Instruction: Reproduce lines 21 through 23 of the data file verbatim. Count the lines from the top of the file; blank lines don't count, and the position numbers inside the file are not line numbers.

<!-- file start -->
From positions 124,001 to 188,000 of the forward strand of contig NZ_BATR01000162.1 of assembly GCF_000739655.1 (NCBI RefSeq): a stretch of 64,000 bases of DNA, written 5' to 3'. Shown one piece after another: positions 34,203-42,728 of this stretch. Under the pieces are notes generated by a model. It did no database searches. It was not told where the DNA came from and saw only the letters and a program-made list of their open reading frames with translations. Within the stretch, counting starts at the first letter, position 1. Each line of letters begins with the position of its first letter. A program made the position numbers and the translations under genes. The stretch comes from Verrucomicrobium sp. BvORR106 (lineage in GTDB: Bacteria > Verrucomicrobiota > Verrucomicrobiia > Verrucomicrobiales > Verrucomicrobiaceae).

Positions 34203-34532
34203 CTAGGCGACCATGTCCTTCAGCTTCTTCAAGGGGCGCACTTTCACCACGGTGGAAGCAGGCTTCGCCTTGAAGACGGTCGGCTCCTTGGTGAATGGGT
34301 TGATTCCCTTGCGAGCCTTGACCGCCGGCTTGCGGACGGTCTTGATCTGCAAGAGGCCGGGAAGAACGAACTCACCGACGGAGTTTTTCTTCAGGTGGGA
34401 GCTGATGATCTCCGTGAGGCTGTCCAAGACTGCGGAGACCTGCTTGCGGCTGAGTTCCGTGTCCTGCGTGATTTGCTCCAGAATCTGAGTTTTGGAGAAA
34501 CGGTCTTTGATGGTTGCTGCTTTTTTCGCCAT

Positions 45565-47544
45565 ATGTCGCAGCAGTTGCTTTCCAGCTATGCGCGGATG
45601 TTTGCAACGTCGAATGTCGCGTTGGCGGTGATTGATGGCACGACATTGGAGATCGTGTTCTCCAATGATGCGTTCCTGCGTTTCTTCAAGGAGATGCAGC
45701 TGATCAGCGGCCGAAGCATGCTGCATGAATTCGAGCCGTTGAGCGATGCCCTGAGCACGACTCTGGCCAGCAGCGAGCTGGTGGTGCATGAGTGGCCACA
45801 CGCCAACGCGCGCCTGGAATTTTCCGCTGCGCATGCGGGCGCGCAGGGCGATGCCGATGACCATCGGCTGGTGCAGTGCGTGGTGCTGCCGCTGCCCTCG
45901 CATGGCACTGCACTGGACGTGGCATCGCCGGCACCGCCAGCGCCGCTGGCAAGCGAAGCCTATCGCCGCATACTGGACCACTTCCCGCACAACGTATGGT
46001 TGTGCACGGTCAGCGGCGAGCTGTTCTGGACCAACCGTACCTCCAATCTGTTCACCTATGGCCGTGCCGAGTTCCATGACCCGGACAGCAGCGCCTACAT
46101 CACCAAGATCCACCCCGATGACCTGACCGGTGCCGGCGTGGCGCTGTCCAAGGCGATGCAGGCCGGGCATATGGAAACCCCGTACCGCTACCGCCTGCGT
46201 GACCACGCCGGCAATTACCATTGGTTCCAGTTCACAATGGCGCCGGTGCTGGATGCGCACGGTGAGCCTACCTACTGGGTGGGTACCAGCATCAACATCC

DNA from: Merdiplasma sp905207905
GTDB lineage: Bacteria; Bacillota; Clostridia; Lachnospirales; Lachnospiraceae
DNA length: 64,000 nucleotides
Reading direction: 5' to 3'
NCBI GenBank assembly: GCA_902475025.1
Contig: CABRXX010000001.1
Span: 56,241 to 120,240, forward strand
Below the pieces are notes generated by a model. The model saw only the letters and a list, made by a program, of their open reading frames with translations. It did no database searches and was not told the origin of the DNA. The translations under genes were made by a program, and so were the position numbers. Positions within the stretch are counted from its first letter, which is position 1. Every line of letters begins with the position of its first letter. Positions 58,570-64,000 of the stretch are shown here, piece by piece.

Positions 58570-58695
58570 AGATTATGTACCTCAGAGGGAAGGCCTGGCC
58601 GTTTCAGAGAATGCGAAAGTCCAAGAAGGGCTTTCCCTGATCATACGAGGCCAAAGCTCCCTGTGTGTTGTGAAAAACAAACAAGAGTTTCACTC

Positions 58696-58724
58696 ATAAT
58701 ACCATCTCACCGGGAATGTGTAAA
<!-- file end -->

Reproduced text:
Contig: CABRXX010000001.1
Span: 56,241 to 120,240, forward strand
Below the pieces are notes generated by a model. The model saw only the letters and a list, made by a program, of their open reading frames with translations. It did no database searches and was not told the origin of the DNA. The translations under genes were made by a program, and so were the position numbers. Positions within the stretch are counted from its first letter, which is position 1. Every line of letters begins with the position of its first letter. Positions 58,570-64,000 of the stretch are shown here, piece by piece.